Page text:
There is no admission fee to enter the Museum Shop so please plan to visit during your next visit to The National Quilt Museum. Feel free to email or phone us to inquire about specific book titles.
We do ship! You may place your order by phone at 270-442-8856, ext. 208. The National Quilt Museum accepts VISA, MasterCard and Discover. Shipping costs are additional. Friends of the Museum enjoy a 20% discount.
The stained glass windows in the museum's lobby were commissioned by Bill and Meredith Schroeder co-founders of the museum.
Each window is based on a contemporary quilt that had been featured in one of the many publications of the American Quilter's Society. The windows were commissioned with permission granted by each quiltmaker. Three of these quilts are in the museum's collection: Basket of Flowers by Marzena J. Krol, Sunset Kites by Carol Wadley and Oriental Fantasy by Katherine E. Inman.
The nine windows installed in the building are based on the following quilts:
Violets by Mary Jo McCabe, Davenport, IA
Valentine Rose Double Wedding Ring by Linda Peterson, Great Falls, MT
A Radius Around Ourself by Katie Couch, San Jose, CA
Basket of Flowers by Marzena J. Krol, Carmel Valley, CA
Tossing Pebbles in the Lily Pond by Dottie Deuser, Sheridan, WY
Iris by Velda Newman, Nevada City, CA
Oriental Fantasy by Katherine E. Inman, Athens, OH
Morning Glory Trellis by Caryl Bryer Fallert, Oswego, IL
Sunset Kites by Carol Ann Wadley, Hillsboro, OR
An additional commissioned window currently in storage is based on the following quilt:
Kings X by John Flynn, Billings, MT
The windows were designed and fabricated in 1986-87 by glass artist Jack Wallis of Murray, Kentucky. The construction plans of the museum's lobby, conference room and one of the offices were designed to include display space for these windows. The nine windows currently on exhibit were installed prior to the Museum's opening on April 25, 1991.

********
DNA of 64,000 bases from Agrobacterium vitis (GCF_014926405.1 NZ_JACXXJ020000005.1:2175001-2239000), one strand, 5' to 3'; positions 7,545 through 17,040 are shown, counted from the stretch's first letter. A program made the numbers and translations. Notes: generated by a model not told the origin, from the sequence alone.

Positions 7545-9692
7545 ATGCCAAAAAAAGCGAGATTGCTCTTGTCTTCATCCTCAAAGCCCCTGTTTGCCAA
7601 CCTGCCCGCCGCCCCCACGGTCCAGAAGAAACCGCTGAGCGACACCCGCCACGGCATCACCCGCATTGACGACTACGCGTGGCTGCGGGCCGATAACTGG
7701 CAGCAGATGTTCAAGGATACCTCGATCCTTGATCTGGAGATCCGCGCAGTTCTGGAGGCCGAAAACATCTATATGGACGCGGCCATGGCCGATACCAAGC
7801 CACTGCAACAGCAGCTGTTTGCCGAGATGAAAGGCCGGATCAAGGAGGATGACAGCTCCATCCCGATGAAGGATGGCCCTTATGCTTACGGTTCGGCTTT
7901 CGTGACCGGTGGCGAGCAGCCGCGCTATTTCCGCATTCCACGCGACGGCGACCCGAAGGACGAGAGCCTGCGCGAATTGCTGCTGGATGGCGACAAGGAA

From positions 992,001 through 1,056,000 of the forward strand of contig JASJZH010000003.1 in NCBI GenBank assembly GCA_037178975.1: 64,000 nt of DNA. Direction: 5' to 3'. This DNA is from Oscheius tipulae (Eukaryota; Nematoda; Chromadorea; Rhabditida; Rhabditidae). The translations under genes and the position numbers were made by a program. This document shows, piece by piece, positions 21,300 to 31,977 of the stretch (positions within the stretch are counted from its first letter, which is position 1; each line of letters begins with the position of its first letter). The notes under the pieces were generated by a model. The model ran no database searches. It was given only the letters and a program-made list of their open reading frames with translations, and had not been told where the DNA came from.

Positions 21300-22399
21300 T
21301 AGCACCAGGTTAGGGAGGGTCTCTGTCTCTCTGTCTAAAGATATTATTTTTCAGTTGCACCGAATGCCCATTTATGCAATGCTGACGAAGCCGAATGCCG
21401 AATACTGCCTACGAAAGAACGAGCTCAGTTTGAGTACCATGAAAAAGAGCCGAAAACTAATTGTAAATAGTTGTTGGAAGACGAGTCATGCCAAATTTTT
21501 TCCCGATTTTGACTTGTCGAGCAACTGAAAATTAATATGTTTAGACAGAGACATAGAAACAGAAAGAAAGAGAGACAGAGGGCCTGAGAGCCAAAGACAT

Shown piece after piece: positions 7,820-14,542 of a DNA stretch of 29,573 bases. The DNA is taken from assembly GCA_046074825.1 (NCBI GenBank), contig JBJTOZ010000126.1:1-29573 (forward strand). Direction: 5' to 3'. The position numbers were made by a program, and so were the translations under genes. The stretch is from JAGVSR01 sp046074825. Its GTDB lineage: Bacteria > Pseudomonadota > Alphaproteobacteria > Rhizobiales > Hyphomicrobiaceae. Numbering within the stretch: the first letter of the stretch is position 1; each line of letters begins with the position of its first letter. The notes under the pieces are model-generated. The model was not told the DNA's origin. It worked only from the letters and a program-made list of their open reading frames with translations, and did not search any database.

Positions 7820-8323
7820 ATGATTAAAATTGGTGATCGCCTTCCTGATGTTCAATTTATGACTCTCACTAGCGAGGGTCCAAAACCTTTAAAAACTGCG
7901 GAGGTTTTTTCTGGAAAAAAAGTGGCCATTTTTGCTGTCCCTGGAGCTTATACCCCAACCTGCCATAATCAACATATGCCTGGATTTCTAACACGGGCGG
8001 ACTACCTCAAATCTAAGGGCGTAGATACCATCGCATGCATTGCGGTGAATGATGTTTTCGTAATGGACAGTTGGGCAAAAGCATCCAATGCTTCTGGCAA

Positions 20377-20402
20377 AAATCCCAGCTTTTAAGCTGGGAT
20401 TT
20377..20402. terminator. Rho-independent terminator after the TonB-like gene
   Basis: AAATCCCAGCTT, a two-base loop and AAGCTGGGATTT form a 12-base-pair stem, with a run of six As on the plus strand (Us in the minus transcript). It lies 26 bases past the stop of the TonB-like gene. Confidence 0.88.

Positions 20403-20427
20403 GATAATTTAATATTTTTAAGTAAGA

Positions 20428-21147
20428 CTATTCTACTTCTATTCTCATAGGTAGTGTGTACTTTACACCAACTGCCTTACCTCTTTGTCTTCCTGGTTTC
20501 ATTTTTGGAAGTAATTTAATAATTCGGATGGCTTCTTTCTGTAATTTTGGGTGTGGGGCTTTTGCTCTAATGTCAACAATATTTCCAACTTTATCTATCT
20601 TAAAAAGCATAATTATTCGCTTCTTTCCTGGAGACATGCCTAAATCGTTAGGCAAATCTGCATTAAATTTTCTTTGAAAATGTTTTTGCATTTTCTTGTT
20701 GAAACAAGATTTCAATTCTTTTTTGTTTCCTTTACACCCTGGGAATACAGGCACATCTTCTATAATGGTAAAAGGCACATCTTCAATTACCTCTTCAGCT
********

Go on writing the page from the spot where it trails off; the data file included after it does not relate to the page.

These striking stained glass windows provide the museum with a wonderful opportunity to show quilt designs in such a way that they are visible outside and inside the building as well as at night. This allows the ability to show quilt-designs in an area flooded with light which would quickly deteriorate any actual textile quilts.
The National Quilt Museum is proud to bring On the Trail of Discovery, five life size bronze sculptures celebrating the Lewis & Clark Expedition to historic downtown Paducah. The statues were donated by Bill and Meredith Schroeder, founders of the museum. The Lewis & Clark Expedition statues provide exciting outdoor art, accessible day and night.
The sculptures are a permanent addition to the museum's front lawn and link the museum to the history of Paducah and to Paducah's historic riverfront. On the Trail of Discovery has the following life size figures:
According to the sculptor, George Lundeen, who designed these figures, the Native Americans shown here represent all Native Americans who helped Lewis and Clark during their journey. He purposely placed few decorations or designs on their clothing because he did not want to identify them with any particular Native American group. The man wears a "peace medal" with the likeness on it of President Thomas Jefferson. Peace medals were presented by the Co-Captains to the Native American chiefs they met along the way. If you look carefully, you will also find a "coin" similar to the Sacagawea dollar. The Sacagawea dollar was not created until 2000, but the image provides a reminder that Sacagawea, a Native American woman, traveled from Montana to the Pacific Ocean and back with the Expedition assisting the expedition in many ways. The child holds an American flag similar to ones that would have been carried by the expedition.